The Black-necked Crane is a medium-sized species of crane found in parts of Asia. They have a mostly grey plumage, with its namesake black along the neck and back of the head. The crown is bare red skin and there is a small patch of white feathers behind the eye.
Black-necked Cranes feed on a variety of food items, including earthworms, frogs, and plant roots. They often forage together in small groups, probing the ground for food. During feeding, one bird might act as a sentinel, looking for predators or other dangers as the other birds concentrate on foraging.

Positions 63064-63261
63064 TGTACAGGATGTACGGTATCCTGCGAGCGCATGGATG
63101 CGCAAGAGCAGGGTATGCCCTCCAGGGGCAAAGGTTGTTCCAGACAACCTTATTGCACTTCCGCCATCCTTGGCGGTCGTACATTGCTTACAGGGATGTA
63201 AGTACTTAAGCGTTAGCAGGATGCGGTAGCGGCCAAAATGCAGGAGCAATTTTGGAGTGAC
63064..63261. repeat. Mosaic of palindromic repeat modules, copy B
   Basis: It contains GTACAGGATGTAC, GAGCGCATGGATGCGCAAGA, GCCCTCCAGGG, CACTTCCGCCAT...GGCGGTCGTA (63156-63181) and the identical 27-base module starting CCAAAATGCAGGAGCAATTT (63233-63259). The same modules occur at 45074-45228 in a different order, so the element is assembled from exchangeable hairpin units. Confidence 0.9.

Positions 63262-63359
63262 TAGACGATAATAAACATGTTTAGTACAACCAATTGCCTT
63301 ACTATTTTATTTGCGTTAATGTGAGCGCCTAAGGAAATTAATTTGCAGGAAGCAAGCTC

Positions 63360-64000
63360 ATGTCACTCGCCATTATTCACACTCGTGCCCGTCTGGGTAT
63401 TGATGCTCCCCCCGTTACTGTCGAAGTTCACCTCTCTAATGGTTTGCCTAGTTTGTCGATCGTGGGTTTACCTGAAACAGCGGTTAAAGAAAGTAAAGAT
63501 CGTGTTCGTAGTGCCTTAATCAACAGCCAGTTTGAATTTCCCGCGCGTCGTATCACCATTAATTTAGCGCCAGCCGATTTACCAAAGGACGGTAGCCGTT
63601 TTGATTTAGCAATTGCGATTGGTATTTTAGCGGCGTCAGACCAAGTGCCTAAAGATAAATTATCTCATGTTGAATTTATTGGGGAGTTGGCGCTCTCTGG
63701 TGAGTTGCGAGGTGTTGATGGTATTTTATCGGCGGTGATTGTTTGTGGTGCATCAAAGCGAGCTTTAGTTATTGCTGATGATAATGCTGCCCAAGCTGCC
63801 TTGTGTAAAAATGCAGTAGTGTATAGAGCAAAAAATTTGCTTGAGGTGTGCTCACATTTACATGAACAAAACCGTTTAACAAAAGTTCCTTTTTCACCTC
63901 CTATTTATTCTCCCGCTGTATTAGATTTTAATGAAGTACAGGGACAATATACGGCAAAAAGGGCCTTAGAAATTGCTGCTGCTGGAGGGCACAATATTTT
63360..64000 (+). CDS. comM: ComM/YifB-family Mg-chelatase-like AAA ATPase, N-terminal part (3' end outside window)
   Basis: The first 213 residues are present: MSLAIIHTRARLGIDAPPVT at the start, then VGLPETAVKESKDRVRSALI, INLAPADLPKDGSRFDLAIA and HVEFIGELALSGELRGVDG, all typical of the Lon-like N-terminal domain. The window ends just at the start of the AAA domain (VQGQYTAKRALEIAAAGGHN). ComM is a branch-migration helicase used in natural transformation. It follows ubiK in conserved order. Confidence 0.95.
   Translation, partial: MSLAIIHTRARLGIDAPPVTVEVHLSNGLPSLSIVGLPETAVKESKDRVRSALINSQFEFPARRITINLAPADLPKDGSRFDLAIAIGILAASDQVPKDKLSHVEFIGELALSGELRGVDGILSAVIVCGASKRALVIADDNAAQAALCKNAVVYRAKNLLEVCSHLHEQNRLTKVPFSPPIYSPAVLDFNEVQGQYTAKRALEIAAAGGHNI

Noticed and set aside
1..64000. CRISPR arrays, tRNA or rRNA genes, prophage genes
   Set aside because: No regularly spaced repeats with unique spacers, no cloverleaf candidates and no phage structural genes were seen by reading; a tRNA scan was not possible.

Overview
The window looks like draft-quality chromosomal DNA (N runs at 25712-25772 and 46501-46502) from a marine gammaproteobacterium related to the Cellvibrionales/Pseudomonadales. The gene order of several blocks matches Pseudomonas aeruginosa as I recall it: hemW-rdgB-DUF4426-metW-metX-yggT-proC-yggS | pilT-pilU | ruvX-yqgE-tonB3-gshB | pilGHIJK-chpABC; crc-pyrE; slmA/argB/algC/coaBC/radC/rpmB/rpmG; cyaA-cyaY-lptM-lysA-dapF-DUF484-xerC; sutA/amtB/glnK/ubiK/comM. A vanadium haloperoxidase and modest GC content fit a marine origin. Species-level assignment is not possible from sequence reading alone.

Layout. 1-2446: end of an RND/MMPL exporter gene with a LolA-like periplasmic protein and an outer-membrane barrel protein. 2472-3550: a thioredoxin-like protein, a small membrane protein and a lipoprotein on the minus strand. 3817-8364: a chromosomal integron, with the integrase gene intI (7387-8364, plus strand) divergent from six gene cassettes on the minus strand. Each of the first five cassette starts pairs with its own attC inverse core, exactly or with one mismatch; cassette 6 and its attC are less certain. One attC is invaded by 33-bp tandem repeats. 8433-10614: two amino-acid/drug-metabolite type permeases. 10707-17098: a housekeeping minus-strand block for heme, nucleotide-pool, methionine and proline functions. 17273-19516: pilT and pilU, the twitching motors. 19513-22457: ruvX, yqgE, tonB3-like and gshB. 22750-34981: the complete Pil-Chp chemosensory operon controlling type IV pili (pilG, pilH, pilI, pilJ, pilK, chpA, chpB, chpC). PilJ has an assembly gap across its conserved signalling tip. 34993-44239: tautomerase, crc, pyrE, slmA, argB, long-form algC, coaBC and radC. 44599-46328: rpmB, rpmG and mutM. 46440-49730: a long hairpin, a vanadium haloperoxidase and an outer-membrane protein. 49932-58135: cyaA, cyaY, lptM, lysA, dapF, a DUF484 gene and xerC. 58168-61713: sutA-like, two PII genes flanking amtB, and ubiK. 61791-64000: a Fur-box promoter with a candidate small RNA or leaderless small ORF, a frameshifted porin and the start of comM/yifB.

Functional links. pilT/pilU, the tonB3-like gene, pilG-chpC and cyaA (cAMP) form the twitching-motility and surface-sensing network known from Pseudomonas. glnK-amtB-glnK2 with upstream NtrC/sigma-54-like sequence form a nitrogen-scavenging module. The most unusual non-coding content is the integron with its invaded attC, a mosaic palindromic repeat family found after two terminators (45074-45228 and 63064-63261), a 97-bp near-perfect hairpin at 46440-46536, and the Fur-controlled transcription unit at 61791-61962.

From IUCN Red List: The Black-necked Crane is listed as Vulnerable
on the IUCN Red List and was last assessed in 2012 by BirdLife International. This species is classified as Vulnerable because it has a single small population that is in decline owing to the loss and degradation of wetlands, and changing agricultural practices in both its breeding and wintering grounds. However, the population has apparently increased in recent years, and if these increases prove to be genuine and sustained then downlisting to a lower threat category may be appropriate.